Falling in love vs being a player
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The question of falling in love is tricky for everyone and the PUA is no exception. He is however less likely to develop a pathetic and desperate fixation commonly associated with falling in love. It can happen, but its effects (jealousy, depression etc) are far less severe. They just don't have any room to develop and aren't given enough time to reach their full potential.
The word polyamorous has been coined which is probably the closest match to describing how a seducer is in love - he is simply in love with many women at once. Being in love with one girl at a time, especially if it is a one-sided feeling, has you fixated on this one girl, thus giving off vibes of desperation, paralysing your ability to think clearly, feeling constant fear of being rejected and lowering your self-esteem when your feelings are not returned - all of which will repel a girl even further away from you thus forming a self-reinforcing downward cycle. Being in love with many girls at a time (or at least interested in, if they've not yet given you cause to reward them by showing any deeper affection and making them your girlfriends:) has the effect of letting you keep your thinking more coherent, remain confident because you acknowledge and understand that there are more girls than just this "one", all the while being able to guide her feelings for you - to match and even exceed the intensity of feelings of those being in love if you choose to. And your confidence and coolness about these matters attracts girls (as opposed to desperation, which repels) thus forming another, but this time a positive self-reinforcing cycle.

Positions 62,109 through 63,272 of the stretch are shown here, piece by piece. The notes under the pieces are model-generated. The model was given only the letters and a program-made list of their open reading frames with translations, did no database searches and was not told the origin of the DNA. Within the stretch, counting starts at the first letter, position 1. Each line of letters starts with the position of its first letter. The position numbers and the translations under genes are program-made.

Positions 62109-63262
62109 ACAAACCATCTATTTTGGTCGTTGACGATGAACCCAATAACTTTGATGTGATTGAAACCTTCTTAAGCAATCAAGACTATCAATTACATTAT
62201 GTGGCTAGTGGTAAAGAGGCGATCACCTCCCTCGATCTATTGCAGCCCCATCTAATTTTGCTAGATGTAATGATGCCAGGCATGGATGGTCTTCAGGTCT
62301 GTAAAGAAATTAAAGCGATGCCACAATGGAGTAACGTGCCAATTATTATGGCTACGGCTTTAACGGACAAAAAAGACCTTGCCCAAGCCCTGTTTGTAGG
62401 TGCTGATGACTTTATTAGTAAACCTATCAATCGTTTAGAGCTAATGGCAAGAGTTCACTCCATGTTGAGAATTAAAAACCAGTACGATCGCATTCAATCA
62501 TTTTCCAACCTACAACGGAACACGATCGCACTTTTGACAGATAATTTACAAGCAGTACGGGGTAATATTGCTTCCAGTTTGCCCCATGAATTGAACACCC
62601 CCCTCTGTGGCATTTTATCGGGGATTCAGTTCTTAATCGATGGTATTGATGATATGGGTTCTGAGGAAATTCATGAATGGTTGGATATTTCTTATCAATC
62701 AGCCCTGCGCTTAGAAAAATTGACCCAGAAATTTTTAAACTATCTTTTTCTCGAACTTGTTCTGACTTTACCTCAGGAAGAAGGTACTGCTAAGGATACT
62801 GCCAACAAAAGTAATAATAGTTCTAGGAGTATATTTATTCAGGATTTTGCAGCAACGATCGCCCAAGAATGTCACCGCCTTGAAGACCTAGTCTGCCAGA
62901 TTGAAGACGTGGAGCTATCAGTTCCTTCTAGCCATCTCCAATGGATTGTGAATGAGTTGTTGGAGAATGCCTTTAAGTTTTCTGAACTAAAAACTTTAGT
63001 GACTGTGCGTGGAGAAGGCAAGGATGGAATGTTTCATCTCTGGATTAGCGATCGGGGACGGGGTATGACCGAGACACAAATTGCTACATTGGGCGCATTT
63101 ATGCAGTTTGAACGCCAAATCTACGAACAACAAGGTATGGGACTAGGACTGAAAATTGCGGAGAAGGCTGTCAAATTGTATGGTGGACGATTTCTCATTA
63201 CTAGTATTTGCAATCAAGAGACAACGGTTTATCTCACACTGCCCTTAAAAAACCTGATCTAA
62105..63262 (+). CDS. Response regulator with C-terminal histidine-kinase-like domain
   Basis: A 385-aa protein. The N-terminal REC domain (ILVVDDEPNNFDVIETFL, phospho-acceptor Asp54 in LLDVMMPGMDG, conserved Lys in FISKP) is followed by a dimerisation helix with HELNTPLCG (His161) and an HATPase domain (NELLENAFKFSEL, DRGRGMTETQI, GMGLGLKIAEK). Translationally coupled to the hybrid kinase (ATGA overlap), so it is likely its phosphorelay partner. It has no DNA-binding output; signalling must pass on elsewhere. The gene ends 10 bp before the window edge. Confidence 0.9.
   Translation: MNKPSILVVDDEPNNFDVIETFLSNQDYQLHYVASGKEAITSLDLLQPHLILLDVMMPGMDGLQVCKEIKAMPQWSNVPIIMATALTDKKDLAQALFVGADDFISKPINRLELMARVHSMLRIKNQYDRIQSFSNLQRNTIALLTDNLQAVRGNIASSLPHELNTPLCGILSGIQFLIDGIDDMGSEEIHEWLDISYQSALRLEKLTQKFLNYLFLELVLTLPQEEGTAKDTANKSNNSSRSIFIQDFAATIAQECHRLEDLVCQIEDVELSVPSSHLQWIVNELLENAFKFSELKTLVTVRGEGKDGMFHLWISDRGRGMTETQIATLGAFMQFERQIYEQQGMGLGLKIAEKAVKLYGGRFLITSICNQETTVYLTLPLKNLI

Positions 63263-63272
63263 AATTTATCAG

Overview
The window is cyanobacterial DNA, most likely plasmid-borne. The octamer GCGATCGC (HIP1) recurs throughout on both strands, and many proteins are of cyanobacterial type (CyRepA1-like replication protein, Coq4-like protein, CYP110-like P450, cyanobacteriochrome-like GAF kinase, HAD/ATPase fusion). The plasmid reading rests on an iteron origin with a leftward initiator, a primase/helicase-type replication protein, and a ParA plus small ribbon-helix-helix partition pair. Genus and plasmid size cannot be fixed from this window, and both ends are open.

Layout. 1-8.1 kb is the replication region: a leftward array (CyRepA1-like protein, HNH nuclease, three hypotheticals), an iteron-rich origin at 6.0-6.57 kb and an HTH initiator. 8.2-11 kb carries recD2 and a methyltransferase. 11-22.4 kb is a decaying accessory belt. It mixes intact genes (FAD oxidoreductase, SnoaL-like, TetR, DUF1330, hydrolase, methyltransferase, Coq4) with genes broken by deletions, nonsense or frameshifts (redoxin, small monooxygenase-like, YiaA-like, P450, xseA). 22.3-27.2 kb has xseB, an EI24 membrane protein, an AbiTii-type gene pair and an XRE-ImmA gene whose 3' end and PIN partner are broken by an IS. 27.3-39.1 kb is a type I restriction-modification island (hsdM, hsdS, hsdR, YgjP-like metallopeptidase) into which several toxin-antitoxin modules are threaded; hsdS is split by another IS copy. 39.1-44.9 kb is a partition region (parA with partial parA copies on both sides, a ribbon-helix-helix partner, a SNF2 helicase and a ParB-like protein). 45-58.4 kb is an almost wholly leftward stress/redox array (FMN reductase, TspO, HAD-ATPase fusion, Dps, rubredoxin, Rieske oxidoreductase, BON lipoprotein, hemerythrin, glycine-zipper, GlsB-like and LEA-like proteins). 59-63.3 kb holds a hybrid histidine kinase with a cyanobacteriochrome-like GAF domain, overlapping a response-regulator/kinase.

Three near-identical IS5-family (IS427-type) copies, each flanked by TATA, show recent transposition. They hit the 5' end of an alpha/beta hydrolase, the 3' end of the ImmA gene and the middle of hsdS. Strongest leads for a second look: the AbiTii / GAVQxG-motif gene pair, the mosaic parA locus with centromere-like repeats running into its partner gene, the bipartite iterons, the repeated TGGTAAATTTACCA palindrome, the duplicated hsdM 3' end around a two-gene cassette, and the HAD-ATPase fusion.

Some say that the ideal is still a one-on-one relationship full of complete and unconditional love. I agree with the latter part of the assertion - complete and unconditional love truly is an ideal. But I have to disagree with the assertion of one-on-one situations being the ideal. The biggest argument in support of the one-on-one ideal is that a family needs both a mother and a father for the children to be able to model the world through them and be supported financially. Should one of the parents be led astray by some parallel relationships, this could end up with the family being broken. So to protect the integrity of the family, all relationships should be strictly one-on-one and no polyamorous relations are to be allowed. But inherently it shows the weakness of the one-on-one ideal - for it is exactly this very same ideal that forces one of the parents to choose, which on of his/her relations to make that ideal one-on-one relationship, and should he/she opt for a new one, the old one will be broken, and thus will also be broken the very values which the one-on-one ideal was supposed to protect.
Ok, this example was the extreme of the extreme - marriage, family, children - something that most of you probably don't want to be associated with quite yet:) Notice however how the exclusivity of love ideal fell fat on its face in it:)
The other argument is, that the exclusivity of someone's affection is supposed to give added value to that affection. The truth is - yes, exclusivity will bring added value… for a while, but soon enough, this added value will subside into routine and being taken for granted and will eventually degenerate into boredom. Whereas non-exclusivity can help keep things fresh for a very long time indeed:)